In an attempt to verify the shark’s ferociousness and in a brave plea to make the programme more interesting, Jeremy Wade donned a wetsuit, a bucket of fish guts and jumped into the rover. It was getting interesting. He slapped a few sharks across the chops with a piece of herring to see if he could provoke the shark into an attack.
After an hour or two, it was clear that the shark (which was bigger than Wade himself), was not interested. River Monsters needed a monster. 
They found one. The last suspect on the list. The potential murderer of several unassuming law abiding locals.  

The Pacific Halibut. I was starting to lose interest at this point. The Pacific Halibut is huge – the size of a large living room rug – and is entirely flat with these wobbly eyes that seem to be looking in different directions. It either didn’t have a mouth or it was very small. Wade didn’t bother to try and convince viewers that this useless and cumbersome piece of Plaice ate anyone. He proposed that the size of it capsized a boat which killed the blokes. 

River Monsters- worth watching. Just found out too that Jeremy was born and raised in Suffolk. Perhaps he is better off seeking the Alaskan killers here. A rabid Tench or a Chubb with a chip on its shoulder.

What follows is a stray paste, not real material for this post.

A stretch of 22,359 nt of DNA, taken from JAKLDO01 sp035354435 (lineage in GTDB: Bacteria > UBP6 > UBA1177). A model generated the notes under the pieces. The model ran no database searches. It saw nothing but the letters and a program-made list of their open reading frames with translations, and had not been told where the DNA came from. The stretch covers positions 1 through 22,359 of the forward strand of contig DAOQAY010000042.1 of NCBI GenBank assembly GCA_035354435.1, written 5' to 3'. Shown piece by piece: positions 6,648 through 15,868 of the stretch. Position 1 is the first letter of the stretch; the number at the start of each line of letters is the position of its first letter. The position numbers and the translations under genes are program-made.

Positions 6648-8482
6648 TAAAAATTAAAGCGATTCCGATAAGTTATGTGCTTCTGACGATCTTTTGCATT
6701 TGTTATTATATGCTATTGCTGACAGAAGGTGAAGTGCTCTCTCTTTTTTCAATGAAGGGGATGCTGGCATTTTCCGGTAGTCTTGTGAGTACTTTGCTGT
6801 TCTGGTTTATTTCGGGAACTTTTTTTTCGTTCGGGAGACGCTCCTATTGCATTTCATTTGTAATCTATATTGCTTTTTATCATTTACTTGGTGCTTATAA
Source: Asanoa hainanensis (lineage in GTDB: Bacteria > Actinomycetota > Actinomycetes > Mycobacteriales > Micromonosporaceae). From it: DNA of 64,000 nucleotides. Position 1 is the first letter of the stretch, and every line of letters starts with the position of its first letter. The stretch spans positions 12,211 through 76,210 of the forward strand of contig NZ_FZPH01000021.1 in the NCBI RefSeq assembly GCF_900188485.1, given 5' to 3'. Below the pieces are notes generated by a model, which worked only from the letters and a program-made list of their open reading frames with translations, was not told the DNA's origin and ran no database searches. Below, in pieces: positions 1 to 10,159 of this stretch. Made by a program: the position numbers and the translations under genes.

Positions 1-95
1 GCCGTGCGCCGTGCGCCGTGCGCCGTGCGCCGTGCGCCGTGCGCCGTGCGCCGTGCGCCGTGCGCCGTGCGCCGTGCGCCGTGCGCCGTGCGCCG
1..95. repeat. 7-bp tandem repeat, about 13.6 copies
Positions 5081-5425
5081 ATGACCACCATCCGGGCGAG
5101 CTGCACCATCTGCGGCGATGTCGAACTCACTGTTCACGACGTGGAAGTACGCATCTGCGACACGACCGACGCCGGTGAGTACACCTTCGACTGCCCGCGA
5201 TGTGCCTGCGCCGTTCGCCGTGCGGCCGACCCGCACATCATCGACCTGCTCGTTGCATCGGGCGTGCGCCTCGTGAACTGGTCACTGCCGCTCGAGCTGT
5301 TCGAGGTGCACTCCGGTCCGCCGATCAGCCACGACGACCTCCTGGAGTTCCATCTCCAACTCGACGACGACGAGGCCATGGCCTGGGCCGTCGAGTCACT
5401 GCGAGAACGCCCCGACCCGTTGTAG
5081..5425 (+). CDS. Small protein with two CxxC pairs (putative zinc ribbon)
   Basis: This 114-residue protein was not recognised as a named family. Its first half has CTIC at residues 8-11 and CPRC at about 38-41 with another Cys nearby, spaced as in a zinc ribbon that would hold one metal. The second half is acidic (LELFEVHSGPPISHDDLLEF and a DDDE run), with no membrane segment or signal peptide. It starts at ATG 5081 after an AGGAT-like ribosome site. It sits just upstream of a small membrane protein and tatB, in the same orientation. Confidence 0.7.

Next on the box was Fierce by Steve Backshall. We love Steve. I wiki-d him after the programme and saw that he is a super stealthy and fit bloke with a lot of sporting accreditations and martial art expertise. Like Steve Irwin but with an academic education. In this programme he was seeking fierce animals of the world – a job right up Backshall’s street. 

A small and ratty member of the Crocodilian family, the Caiman was investigated first. This animal was not capable of ripping a grown adult to pieces and therefore dull so we will skirt over that one.